Remember the car from the movie Back to the Future? From an aesthetics standpoint, the DMC DeLorean was the perfect centerpiece for one of the most successful franchises in Hollywood history. For true car fanatics, however, it was kind of a dud.
Despite its stunning lines and overall “coolness,” the DeLorean was massively overweight for a sports car. It also housed a modest 130-horsepower V6 engine capable of doing 0 to 60 in rather pedestrian 9.5 seconds. In fact, its top speed was just 110 mph—only slightly faster than the 88 mph Marty McFly needed to travel back to 1955.
The mortgage industry is a little like the DeLorean these days. Much of the technological sophistication in recent years has taken place on the front end of transactions and in eClosing technologies, both of which are highly visible within the borrower experience.
If you lift up the hood, however, much of our industry is still being powered by technology built more than a decade ago—creating downstream impacts to the secondary market, especially when it comes to the trading of mortgage servicing rights (MSRs). Thankfully, however, this is starting to change.
Rife With Bottlenecks
Currently, originators that sell servicing rights have extraordinary trouble meeting the multiplicity of buyer delivery requirements. As a result, buyers often have to key in information and process documents manually when transferring loans into their servicing systems or delivering loan file packages to subservicers. This creates extra costs and delays, which ultimately can make it challenging to comply with the required timely communications to borrowers about who is servicing their loan.
The source of friction is a lack of standard processes for exchanging MSRs. Documents and data are being received from sellers in so many different ways that buyers can’t keep up with the incongruities. For example, document images are classified using different taxonomies, stacking orders aren’t consistent, and image quality varies, so no two loans are alike in terms of structure or legibility. Buyers receive loan packages from different sellers that look completely different from each other. All of this means buyers must manually go through every loan and restack documents in their preferred order and determine which things are missing from individual loan files.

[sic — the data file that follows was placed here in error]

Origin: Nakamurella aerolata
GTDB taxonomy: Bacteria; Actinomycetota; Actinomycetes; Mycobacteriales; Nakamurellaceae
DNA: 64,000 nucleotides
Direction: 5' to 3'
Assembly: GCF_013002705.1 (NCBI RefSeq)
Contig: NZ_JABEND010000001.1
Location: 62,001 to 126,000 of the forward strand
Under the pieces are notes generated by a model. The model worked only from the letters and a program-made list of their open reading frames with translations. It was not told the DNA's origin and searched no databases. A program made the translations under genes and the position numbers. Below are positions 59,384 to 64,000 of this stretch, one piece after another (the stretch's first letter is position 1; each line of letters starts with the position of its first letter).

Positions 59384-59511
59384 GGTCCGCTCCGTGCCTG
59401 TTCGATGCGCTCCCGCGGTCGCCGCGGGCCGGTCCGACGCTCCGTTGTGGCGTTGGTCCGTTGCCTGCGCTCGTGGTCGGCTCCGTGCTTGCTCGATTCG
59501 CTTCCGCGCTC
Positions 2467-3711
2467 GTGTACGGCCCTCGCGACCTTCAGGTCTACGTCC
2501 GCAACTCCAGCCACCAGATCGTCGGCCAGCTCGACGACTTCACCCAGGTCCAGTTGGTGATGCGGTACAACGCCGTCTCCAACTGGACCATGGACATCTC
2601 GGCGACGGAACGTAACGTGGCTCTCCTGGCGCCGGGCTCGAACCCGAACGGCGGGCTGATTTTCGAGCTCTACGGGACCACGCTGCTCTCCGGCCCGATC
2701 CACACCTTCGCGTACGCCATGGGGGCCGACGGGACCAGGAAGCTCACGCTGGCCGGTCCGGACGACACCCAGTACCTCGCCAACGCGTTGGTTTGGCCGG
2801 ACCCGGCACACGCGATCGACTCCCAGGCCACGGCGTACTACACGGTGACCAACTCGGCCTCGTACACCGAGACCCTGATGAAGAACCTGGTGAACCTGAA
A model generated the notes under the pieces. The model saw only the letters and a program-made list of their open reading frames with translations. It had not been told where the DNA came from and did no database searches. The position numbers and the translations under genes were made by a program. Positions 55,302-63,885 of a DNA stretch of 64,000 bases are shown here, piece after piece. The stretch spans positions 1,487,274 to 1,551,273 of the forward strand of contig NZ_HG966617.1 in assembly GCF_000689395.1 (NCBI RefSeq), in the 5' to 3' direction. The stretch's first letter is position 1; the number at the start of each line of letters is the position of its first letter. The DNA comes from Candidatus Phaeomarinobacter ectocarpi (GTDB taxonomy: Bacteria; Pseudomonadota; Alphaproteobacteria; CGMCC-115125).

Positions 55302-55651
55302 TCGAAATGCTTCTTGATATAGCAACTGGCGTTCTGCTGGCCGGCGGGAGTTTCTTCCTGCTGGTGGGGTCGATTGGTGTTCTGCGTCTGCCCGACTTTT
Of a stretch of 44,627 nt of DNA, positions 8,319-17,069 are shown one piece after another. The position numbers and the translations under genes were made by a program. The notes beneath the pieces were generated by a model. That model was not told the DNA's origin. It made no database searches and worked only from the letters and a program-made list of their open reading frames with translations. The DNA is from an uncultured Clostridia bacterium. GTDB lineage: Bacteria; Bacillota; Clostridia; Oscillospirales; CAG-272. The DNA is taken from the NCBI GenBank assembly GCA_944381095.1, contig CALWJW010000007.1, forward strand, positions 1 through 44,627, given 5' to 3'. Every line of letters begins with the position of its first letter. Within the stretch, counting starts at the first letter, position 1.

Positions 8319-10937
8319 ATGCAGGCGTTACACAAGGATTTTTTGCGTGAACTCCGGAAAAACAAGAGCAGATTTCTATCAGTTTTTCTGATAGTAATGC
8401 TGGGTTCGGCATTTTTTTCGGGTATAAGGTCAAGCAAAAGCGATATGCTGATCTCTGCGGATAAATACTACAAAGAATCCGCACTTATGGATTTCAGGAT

There are also nuances that cause data discrepancies in the loan files that lead to extra costs. These can slip by when work is done by staff with insufficient expertise to identify these issues. As an example, for a loan with co-borrowers, the fact that a credit report exists isn’t enough. Is that credit report joint or single? Do you have a loan app for each borrower? For any loan, is hyphenated content consistent throughout the loan file?
Fixing these inconsistencies across documents and data files using manual procedures is rife with human error. Rules-driven technology can capture these nuances much more efficiently. As opposed to reviewing all loan files to find the few loans that have discrepancies, staff can be focused on clearing conditions for only those loans that have issues.